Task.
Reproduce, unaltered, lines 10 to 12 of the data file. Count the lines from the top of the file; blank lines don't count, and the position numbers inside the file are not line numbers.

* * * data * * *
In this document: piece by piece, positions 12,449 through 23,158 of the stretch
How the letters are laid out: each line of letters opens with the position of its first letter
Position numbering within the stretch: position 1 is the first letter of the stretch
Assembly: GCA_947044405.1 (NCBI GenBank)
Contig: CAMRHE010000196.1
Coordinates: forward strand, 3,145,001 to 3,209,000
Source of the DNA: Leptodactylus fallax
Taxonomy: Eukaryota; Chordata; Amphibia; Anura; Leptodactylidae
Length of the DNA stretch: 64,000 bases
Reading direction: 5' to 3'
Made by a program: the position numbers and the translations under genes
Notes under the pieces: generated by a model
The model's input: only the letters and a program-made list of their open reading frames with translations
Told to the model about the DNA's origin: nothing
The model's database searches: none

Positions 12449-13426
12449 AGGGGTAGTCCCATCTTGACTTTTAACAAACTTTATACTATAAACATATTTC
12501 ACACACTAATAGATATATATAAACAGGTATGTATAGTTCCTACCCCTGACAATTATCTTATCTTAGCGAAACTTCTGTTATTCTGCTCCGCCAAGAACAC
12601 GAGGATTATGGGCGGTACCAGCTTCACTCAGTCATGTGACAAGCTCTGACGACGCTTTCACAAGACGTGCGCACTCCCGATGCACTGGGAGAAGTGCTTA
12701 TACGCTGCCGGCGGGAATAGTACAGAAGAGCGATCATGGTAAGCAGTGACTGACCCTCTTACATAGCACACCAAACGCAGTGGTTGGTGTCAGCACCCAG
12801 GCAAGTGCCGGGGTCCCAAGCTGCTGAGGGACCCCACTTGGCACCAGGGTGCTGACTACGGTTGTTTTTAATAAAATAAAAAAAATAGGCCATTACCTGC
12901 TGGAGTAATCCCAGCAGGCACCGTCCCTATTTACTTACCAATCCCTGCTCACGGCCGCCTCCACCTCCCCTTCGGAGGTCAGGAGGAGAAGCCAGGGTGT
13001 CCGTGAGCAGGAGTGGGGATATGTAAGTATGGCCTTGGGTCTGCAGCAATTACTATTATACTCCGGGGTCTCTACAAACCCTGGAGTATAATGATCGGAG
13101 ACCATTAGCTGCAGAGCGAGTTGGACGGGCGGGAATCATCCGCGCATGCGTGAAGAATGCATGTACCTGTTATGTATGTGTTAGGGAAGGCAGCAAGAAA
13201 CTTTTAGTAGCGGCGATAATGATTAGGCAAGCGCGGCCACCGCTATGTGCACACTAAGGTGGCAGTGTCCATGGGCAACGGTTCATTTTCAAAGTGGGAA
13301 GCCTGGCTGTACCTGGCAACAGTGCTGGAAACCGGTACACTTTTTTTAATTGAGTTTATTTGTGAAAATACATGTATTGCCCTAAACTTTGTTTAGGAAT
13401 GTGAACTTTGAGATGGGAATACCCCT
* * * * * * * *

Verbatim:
Reading direction: 5' to 3'
Made by a program: the position numbers and the translations under genes
Notes under the pieces: generated by a model